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Tips For Keeping Deer And Pests Out Of Your Garden

Chef Daniel Orr, also an avid gardener offers some tips for keeping deer, pests and other vermin out of your garden.

deer munching on a branch

Photo: Adam P Schweigert/WFIU

Protecting your garden from foragers like deer can be annoying, but it’s also part of life.

Deer Eating Leaves from A Tree

Photo: Adam P Schweigert/WFIU

Many of us have been there: you work so hard planning and planting your garden, growing vegetables and herbs and then deer or other pests wander through and decimate all of your hard labor in one evening.

This week Chef Daniel Orr, also an avid gardener, offers some tips for keeping deer, pests and other vermin out of your garden.

Many Different Pests To Contend With

There are many different pests you have to contend with when you have a garden: moles, squirrels, chipmunks, rabbits, and, of course, deer, who are notorious for sneaking into your garden and plowing down a whole row of lettuce in a night.

Dealing with these critters is annoying, but it’s also part of life.

There are a lot of different things you can try, but none of them will work perfectly every time, unless you’re willing to put a 7 foot fence up around your garden, because many of the common garden pests (and especially deer) can jump in and out of anything lower than that.

Some Things To Try

If a tall fence isn’t an option, here are some other things to try. Remember to try different things because even if one of these tactics works for a while, eventually the garden pests will learn that the threat to them is not real and will come back for more:

  • Go to a local barber and get some of their swept up human hair. Tie it into bundles or put it in some old pantyhose and place these bundles around your yard so the critters smell humans. Extra gross bonus: It’s best if the people haven’t washed their hair before hand, the more human the hair smells, the better.
  • Moving from gross to grosser: human urine also acts as an effective deterrent to many garden pests. Either take a late night walk out to your garden to relieve yourself, or some people even collect urine in jars and then spread it around their garden’s perimeter.
  • There are also some plants you can use to deter certain pests. The essential oils in the roots of these plants scare aware moles and other critters. Try planting strong smelling herbs: rosemary, dill, or mint to deter deer, they don’t like the strong smells, but from time to time they will still step right over your rows of herbs, so this may or may not work every time.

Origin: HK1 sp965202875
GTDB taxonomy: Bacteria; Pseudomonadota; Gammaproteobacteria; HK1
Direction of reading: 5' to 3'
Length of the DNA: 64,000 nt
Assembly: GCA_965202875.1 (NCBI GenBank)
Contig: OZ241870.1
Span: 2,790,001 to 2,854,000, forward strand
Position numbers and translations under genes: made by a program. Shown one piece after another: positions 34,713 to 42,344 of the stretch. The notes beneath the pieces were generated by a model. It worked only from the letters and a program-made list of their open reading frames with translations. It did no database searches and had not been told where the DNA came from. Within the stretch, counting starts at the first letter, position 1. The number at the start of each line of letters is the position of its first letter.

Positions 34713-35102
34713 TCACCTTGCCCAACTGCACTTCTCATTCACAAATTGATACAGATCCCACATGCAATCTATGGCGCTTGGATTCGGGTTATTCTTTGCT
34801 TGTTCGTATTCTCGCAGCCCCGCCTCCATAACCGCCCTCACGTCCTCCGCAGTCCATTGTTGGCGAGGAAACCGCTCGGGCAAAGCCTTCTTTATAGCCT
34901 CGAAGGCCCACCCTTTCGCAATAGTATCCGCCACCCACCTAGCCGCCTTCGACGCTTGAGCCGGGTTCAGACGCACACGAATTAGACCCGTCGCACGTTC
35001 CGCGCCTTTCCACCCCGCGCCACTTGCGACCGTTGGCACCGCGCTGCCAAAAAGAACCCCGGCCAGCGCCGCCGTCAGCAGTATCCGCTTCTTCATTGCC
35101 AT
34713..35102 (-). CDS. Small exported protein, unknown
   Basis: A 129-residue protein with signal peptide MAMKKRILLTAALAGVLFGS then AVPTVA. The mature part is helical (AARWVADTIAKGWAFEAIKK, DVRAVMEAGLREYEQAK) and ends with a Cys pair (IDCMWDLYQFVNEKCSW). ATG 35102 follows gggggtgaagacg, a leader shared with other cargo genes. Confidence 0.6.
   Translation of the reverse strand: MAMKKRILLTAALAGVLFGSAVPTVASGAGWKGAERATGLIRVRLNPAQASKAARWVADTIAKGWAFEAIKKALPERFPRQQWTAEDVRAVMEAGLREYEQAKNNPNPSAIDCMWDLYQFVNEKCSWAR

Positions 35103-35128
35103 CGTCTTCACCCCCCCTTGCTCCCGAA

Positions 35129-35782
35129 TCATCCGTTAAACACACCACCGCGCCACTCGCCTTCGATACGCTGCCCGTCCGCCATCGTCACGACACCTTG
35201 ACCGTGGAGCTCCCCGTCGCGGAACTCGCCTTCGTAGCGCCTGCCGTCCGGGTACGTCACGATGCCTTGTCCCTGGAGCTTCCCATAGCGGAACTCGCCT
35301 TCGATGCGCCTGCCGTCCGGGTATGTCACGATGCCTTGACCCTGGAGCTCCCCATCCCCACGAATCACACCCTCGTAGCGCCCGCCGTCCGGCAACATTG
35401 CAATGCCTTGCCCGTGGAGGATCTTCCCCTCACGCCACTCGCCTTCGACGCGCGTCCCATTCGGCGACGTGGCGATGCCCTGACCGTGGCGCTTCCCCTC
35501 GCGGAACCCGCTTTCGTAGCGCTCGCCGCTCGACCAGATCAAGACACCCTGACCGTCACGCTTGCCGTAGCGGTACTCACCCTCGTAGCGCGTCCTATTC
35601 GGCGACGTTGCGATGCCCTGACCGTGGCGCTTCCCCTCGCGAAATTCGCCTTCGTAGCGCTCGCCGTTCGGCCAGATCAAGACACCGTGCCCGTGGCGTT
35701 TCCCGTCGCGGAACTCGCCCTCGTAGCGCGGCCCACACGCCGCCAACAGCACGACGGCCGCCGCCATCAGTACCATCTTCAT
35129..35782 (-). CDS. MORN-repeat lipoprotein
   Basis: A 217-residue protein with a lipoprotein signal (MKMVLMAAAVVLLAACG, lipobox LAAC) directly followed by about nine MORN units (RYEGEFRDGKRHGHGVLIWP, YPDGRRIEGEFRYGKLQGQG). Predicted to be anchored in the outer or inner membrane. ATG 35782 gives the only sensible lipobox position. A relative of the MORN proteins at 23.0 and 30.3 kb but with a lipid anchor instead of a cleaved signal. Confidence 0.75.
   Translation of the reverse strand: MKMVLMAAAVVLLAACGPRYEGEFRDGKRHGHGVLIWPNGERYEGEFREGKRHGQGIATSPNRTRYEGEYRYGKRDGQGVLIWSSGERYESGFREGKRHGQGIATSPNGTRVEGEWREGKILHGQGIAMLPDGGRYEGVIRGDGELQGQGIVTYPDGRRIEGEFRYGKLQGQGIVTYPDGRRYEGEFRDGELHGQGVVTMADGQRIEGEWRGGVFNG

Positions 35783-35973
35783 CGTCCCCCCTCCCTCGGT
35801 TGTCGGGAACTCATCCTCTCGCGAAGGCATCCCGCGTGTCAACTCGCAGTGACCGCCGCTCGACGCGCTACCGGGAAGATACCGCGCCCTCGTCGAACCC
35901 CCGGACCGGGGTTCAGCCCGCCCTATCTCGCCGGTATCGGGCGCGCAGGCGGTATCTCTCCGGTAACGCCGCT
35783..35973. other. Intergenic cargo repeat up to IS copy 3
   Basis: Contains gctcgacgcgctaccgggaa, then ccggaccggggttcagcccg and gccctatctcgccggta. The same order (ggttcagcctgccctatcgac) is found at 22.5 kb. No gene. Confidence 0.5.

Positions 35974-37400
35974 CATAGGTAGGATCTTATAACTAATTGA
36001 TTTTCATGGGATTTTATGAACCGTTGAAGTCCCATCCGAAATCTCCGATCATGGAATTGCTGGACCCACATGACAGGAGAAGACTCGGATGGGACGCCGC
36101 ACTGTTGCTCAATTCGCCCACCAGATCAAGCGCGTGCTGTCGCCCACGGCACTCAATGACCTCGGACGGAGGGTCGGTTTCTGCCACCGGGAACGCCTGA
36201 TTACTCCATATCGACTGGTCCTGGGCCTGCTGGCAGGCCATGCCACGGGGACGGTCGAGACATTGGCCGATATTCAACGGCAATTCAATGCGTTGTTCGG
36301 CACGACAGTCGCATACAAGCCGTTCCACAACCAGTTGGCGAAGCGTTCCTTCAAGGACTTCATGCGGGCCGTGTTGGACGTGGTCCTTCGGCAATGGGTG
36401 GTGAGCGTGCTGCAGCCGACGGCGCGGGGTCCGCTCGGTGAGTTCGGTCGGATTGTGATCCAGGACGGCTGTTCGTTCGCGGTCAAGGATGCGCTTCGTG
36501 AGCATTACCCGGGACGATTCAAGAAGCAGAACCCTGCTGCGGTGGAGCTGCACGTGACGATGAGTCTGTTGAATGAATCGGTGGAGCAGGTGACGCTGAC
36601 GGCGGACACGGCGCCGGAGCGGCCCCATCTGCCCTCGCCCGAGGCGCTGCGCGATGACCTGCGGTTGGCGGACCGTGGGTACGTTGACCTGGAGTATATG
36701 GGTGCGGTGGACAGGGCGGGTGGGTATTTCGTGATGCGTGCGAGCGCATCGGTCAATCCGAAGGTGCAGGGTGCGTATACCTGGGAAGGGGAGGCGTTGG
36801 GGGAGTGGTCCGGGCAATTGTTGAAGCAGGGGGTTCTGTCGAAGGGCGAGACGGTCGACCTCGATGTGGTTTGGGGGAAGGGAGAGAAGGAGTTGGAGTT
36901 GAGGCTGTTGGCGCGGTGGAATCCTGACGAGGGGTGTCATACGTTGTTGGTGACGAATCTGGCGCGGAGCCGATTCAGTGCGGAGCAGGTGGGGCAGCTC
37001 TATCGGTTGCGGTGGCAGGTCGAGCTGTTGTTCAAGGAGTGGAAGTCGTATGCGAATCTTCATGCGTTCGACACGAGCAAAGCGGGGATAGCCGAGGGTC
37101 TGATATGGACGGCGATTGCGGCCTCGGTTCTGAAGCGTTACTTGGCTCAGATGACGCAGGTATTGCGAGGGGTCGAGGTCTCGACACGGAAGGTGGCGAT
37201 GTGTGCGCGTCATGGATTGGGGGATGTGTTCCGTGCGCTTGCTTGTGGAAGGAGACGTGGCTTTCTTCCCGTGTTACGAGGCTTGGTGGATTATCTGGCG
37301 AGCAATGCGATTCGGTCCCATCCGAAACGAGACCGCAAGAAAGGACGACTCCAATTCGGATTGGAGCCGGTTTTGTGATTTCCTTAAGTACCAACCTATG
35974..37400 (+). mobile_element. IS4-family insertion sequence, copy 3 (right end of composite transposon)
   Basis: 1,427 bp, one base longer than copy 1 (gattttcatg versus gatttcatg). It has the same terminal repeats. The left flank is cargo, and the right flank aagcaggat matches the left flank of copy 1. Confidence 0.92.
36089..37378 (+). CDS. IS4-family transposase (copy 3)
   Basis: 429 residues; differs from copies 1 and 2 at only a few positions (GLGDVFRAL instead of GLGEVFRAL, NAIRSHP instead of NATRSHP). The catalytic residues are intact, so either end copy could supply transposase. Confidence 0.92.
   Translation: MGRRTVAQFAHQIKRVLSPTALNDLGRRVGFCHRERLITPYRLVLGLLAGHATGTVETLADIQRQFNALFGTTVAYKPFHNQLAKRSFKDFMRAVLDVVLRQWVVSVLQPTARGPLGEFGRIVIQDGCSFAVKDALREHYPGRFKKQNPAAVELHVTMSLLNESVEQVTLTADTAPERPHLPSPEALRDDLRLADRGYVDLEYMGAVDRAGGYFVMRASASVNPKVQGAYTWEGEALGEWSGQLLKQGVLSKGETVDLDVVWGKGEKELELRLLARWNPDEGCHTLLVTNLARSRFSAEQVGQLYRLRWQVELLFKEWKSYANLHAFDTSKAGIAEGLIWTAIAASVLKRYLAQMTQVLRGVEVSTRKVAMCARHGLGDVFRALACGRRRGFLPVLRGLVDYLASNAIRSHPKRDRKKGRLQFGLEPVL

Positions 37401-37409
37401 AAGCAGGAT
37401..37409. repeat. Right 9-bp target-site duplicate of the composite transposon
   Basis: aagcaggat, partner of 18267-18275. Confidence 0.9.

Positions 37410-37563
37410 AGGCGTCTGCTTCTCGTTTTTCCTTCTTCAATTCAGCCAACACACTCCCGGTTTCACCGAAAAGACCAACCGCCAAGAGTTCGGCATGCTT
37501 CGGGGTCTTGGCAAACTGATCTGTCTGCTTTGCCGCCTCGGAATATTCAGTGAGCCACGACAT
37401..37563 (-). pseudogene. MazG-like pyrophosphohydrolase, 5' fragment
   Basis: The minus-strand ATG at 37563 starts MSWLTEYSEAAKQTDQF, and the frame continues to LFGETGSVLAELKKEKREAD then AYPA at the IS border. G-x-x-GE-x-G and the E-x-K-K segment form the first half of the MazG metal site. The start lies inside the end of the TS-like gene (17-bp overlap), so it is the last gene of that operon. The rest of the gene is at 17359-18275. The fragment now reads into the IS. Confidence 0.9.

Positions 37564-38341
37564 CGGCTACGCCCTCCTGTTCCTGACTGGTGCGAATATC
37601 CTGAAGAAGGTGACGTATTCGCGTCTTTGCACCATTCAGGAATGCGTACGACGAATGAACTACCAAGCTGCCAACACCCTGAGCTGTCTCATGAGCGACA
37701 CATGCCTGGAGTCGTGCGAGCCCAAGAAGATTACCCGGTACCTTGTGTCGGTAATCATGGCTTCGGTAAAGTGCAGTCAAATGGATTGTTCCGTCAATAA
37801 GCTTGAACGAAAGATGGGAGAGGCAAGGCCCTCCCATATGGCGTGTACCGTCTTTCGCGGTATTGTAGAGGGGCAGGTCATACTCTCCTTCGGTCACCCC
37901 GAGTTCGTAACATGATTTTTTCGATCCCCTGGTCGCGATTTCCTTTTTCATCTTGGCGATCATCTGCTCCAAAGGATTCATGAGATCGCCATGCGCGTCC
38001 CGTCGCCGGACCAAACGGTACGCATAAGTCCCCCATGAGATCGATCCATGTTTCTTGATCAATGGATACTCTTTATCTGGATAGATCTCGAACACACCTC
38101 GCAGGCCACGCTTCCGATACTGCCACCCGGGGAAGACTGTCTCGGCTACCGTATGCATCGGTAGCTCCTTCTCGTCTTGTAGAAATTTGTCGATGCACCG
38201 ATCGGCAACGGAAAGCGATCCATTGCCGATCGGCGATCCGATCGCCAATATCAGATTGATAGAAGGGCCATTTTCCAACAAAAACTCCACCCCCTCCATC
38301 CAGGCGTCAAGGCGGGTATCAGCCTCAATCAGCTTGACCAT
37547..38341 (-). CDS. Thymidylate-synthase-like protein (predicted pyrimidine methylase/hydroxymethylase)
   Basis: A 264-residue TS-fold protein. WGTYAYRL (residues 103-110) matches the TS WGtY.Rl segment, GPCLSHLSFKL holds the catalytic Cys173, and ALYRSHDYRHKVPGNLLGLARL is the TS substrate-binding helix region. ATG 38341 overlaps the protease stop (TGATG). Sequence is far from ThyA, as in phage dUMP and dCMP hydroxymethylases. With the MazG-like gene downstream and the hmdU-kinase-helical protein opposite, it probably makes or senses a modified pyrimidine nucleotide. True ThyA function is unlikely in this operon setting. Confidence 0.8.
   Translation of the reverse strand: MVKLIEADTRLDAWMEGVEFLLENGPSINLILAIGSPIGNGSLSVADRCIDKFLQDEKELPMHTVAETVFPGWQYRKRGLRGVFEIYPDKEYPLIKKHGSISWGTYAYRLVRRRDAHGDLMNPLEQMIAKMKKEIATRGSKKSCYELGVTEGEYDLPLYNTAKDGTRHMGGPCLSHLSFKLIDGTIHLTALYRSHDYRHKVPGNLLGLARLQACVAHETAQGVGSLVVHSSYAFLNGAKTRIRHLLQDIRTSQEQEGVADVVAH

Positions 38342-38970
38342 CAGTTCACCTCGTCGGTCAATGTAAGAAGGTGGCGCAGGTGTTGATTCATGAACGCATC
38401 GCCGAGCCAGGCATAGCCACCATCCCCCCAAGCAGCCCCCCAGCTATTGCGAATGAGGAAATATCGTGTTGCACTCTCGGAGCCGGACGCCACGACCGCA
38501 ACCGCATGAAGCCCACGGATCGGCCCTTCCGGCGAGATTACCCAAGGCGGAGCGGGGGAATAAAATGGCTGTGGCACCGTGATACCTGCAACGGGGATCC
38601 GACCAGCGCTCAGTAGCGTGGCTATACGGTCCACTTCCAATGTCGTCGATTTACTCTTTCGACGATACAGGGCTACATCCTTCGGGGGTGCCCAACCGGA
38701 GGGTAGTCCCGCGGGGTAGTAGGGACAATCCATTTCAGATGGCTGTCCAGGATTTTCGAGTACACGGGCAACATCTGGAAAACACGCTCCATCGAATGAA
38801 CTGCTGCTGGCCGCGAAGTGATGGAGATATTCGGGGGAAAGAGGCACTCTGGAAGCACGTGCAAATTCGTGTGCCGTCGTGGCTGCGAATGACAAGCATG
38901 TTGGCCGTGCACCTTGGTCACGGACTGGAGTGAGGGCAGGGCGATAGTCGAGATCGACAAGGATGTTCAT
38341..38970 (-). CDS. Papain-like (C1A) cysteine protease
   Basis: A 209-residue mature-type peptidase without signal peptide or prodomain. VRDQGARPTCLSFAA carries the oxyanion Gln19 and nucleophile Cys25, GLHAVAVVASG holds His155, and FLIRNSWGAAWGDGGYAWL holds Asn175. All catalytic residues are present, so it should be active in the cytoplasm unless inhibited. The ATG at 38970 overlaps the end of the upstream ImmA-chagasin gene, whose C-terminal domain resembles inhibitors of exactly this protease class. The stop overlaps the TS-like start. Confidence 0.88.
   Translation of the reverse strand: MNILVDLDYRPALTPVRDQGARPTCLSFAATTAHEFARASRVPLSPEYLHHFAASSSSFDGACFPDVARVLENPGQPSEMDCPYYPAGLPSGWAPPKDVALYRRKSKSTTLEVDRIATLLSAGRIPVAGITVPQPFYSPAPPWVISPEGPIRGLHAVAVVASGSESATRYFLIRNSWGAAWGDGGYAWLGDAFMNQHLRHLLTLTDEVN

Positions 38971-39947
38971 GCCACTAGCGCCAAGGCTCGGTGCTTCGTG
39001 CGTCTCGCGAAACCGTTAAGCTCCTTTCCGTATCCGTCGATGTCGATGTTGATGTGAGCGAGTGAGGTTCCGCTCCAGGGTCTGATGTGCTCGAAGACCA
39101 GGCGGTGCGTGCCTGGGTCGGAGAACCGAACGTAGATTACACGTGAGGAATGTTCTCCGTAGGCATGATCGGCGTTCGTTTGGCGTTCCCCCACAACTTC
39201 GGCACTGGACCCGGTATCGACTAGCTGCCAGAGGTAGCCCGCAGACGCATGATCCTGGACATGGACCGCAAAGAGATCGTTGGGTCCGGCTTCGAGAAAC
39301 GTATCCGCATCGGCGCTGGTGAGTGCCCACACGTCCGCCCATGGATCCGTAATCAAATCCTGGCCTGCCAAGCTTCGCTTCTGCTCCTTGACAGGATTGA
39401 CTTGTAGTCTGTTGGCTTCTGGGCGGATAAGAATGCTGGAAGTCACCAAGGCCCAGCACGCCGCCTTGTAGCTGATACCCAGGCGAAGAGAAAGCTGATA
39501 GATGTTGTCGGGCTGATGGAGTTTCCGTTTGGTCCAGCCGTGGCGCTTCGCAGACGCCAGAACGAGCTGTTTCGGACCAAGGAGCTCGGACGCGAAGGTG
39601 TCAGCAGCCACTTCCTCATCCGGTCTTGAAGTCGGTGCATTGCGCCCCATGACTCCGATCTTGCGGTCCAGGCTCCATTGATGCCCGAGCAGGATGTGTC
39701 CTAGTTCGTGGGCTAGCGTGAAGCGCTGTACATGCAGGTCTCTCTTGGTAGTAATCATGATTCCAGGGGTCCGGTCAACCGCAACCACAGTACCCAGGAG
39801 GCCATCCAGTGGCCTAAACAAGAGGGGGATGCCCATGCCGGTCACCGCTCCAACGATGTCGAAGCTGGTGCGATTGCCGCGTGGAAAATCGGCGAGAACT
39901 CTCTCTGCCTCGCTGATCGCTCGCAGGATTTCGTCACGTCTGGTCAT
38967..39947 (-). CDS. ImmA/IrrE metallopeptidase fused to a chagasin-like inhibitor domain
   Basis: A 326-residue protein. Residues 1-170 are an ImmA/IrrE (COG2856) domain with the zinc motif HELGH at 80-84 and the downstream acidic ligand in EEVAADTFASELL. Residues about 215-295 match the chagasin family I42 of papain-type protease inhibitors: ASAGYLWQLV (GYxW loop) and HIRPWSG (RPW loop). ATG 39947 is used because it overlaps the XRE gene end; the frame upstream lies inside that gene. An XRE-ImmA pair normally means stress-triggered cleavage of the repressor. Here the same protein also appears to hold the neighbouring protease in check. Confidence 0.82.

• Put a motion sensor on your water hose or lawn sprinklers so that a deer entering your yard triggers the sprinklers. This will often be enough to scare them away.
  • Some other things to try: sprinkle blood meal around your garden (blood meal is a dried, powdered blood used as a high-nitrogen fertilizer), hang noisemakers, or put an old sweaty shirt out in the garden (again, the strategy is to make it so that the pests smell human odor and are scared off).

As you can see, there are lots of different ways to keep pests out of your garden, but none are likely to work every time. The key is to try different things, hopefully find something that works, and even when the deer do get into the garden, try to still have fun and enjoy what they’ve left behind for you.

Have Any Tips To Share?

Have any other tips to share? Let us know what your favorites are below in the comments.

Chef Daniel Orr

Chef Daniel Orr is the owner of FARMbloomington and the author of several cookbooks. He draws from a lifelong curiosity about individual ingredients combined with extensive training in the art of finding food’s true essence and flavor. The result is simple, yet sophisticated; the best of American food tempered by classic European training.

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  • http://victoriamixon.com Victoria Mixon

    We use netting over individual beds to keep out the deer. It doesn’t have to go down the sides, just over the top, because they’re tall animals. And it doesn’t have to be tough, just there, because they don’t like it at all when it touches their noses.

    Chipmunks are another matter. Those little critters can get under some pretty well-staked netting–we watched one the other day squirm between the netting and the post it was attached to!

    Victoria

  • Lorrie Hartle

    another tip to repel deer. If you have indoor cats try emptying the litter box about 10ft from the garden.

  • http://wfiu jackie

    Thanks for your help, I have a rabbit problem. I thought about putting out fake snakes in the garden, as you said though, the pests will figure out the threat is not real. I may try the cat litter possibly, although it’s in my front yard, and the department of natural resources frowns on this as being a health hazard.
    It’s looking like I may have to try the urine trick, with some human hair, and I think a scarecrow with a new outfit each week is in order.
    I have fencing although I can’t go down 18 inches because of tree roots, and it’s not all that easy to not get your fencing all out of shape, as I found out just trying to put up a 4ft. x 4ft. fence around my japenese maple tree.

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